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The Benefits of Practicing Bankruptcy Law

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The Benefits of Practicing Bankruptcy Law
 
But I wanted to be Atticus Finch, not a bankruptcy lawyer!

Let's face facts - most aspiring lawyers don't grow up dreaming about arguing on behalf of reorganization plans in Bankruptcy Court. Lots of folks go to law school thanks to the passion of such mythic (albeit fictional) lawyers as Atticus Finch from "To Kill A Mockingbird." They go to law school because they believe in passion and justice and all that is good about America.

Others jumped into the legal game for the power and the money - they wanted to be Michael Kuzak and Grace Van Owen when they grew up, wearing fabulous suits and driving their Mercedes off into the L.A. sunset. Justice is great, but so are stretch limos and pinstripes.

But bankruptcy law doesn't even hit the radar screen. Go ahead. Find a pre-law student who dreams of preparing bankruptcy petitions and securing confirmation orders. Not so easy, right?

So why? Why bankruptcy law?

Uppers

More channels than DirecTV

Has this guide mentioned that a bankruptcy lawyer wears many hats? For many bankruptcy attorneys, the variety within the practice, the opportunity to be a generalist, is bankruptcy's number one drawing point, and keeps them coming back for more.

But you are also a specialist

Within bankruptcy, specialization is the yin to the generalist's yang. Your practice might deal with everything from secured financing to environmental regulation, but all through the prism of bankruptcy. It's like a buffet at an Italian restaurant that includes every food group, but adds a taste of garlic and Parmesan to each. So you get the best of both worlds - you are both a generalist, touching on most areas of law, and a specialist, with expertise in the seemingly arcane world of bankruptcy. "Bankruptcy is mysterious to most people," notes Orange County-based bankruptcy attorney Roger Friedman of Rutan & Tucker LLP LLP, "so being a bankruptcy attorney gives you an opportunity to become a specialist, which makes you a commodity," giving you unique value in the marketplace.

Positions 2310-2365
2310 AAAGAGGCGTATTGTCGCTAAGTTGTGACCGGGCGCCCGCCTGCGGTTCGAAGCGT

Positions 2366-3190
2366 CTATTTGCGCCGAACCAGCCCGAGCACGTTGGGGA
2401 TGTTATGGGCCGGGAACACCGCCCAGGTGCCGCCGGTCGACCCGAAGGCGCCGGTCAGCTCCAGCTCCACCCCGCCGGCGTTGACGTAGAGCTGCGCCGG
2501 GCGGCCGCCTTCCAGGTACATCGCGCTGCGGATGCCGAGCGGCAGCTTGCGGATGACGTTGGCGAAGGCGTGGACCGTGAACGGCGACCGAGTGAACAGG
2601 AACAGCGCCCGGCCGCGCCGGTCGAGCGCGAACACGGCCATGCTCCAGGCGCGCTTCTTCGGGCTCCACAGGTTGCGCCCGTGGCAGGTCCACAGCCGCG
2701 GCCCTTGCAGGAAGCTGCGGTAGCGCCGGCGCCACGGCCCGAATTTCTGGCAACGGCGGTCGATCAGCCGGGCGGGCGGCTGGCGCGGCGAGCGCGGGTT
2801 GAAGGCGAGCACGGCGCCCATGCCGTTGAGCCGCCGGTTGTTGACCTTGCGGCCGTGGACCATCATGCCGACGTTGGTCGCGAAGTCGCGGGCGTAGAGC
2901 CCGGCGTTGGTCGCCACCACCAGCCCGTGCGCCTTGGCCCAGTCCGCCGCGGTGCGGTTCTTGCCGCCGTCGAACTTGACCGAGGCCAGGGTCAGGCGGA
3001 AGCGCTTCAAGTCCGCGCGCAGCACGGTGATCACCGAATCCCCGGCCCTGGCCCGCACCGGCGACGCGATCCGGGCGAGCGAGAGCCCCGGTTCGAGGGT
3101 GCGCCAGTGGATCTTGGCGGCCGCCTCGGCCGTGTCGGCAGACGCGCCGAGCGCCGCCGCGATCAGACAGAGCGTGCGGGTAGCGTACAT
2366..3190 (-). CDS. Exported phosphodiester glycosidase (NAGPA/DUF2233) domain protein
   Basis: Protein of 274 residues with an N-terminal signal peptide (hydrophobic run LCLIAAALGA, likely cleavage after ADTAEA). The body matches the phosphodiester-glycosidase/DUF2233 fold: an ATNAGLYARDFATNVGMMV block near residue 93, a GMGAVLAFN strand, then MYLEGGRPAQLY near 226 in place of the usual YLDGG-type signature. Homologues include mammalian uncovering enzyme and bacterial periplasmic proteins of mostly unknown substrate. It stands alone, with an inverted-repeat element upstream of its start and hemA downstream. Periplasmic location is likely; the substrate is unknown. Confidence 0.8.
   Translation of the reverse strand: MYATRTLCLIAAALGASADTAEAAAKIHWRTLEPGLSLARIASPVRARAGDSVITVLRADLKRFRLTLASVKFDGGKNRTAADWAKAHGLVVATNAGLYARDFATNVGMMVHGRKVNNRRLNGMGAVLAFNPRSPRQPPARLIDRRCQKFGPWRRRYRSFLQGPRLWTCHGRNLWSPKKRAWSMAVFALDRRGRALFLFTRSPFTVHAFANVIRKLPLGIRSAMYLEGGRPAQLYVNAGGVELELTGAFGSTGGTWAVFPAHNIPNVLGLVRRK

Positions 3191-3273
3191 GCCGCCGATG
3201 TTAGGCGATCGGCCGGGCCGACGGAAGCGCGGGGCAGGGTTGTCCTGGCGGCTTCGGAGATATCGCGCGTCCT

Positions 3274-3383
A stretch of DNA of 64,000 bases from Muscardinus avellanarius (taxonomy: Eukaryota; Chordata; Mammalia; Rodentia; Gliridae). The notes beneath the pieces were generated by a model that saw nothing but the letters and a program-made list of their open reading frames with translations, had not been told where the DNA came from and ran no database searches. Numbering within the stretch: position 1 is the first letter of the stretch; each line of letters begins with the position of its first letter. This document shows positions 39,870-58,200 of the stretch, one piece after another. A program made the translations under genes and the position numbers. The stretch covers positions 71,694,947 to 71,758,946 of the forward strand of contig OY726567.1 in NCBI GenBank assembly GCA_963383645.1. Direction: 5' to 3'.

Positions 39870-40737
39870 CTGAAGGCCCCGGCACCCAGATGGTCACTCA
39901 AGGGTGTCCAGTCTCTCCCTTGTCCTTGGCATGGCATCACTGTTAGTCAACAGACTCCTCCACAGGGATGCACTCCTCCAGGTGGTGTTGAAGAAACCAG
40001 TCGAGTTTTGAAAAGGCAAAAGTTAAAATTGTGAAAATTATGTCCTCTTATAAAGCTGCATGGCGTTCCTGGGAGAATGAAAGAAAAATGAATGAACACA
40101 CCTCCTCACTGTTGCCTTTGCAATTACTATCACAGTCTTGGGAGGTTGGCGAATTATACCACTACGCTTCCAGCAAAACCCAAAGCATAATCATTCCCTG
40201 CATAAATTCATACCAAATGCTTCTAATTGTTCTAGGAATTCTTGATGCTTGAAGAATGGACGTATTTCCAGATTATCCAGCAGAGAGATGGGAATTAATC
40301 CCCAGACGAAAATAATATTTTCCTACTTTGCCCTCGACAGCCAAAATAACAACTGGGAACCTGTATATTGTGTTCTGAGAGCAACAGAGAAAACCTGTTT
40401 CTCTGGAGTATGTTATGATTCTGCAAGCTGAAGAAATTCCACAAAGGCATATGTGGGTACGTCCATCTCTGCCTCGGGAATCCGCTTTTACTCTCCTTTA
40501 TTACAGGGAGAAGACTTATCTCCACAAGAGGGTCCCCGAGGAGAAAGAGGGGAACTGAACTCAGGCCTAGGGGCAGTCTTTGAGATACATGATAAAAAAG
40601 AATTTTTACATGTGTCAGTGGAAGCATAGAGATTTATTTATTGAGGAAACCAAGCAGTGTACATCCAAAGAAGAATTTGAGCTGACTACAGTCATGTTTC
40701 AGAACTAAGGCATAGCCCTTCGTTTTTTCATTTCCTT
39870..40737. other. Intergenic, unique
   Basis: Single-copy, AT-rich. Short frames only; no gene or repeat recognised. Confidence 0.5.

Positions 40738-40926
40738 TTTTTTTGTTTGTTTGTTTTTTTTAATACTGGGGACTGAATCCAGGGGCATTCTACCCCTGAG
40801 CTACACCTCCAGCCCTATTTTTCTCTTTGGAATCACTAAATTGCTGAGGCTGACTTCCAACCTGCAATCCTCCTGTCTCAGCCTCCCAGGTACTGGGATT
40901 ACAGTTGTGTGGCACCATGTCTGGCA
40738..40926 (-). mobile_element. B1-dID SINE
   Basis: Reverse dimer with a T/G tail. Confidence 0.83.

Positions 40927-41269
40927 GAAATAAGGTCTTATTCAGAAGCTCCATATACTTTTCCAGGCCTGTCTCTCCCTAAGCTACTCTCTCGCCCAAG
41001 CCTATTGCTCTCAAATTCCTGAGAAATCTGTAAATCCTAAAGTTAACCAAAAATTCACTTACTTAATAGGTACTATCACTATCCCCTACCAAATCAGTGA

And, if you want, a super-specialist

Ironically enough, another benefit of bankruptcy's variety is the chance to be a "super-specialist," in the words of bankruptcy tax specialist Mark Wallace, of counsel at Los Angeles-based Stutman, Treistcr & Glatt. Although one of bankruptcy's biggest draws is the chance to be a generalist, it also can provide you with the opportunity to carve a niche within a niche, like having a double major. The biggest divide, of course, is litigation versus transactional. Some bankruptcy practitioners focus on the courtroom aspects of the practice, while others focus on the M&A or secured financing aspects of the trade. And some choose truly unique specialties, like bankruptcy tax. While bankruptcy is at heart a wide-frame practice, opportunities abound for zooming in on one piece of the picture.

A portable practice

"Bankruptcy gives you a national presence," notes Aram Ordubegian of Los Angeles bankruptcy boutique Weinstein, Eisen, Weiss & Rothschild LLR Bankruptcy cases take place in federal courts, under federal laws, based on federal case law. Although each district and circuit has its own unique and often-conflicting standards and nuances, the essential law has the same foundation and is based on the same principles. It's easy to have a national practice given the uniformity of bankruptcy law, and a simple matter to relocate to a different city without wasting all of your hard-won knowledge.

An argument a week, and then some

For aspiring litigators, few practices afford so many opportunities for court time. In bankruptcy, "you are a lawyer from day one," says Leonora Long, an attorney with the Office of the U.S. Trustee. The court must approve each of the debtor's major decisions, and plenty of the smaller ones. Accordingly, bankruptcy cases involve an endless stream of hearings. Some are complicated and sophisticated affairs - a sale of the debtor's business, for instance, might involve arguing against twenty separate objections (after attempting to settle each of them in the courthouse hallway before, or even during, the hearing). Others are straightforward - a fee application hearing, for instance, where an attorney's main function is to present an uncontroversial fee request to the court. (Leonora Long is an employee of the United States Department of Justice, Office of the United States Trustee. The information that she has provided is in her individual capacity and not on behalf of the Office of the United States Trustee.)

Bottom line: Any given bankruptcy has monthly, weekly, sometimes even daily hearings, providing plenty of opportunities for the young litigator to get courtroom experience, regardless of her seniority. "Part of the beauty of bankruptcy is that there are lots of little things to get your feet wet with, with responsibility for a motion - and hearings - from beginning to end," notes
James Bromley.

And given that any bankruptcy proceeding involves the same judge and group of attorneys throughout the same process, each provides a comfortable environment in which to stand up and speak. After two months of attending weekly hearings before the same judge and with the same attorneys, getting up at that podium is a little less frightening than it was on that first day. The junior bankruptcy associate usually gets far more court time than a majority of her non-bankruptcy colleagues; few practices give you this much time before the bench.

Community and camaraderie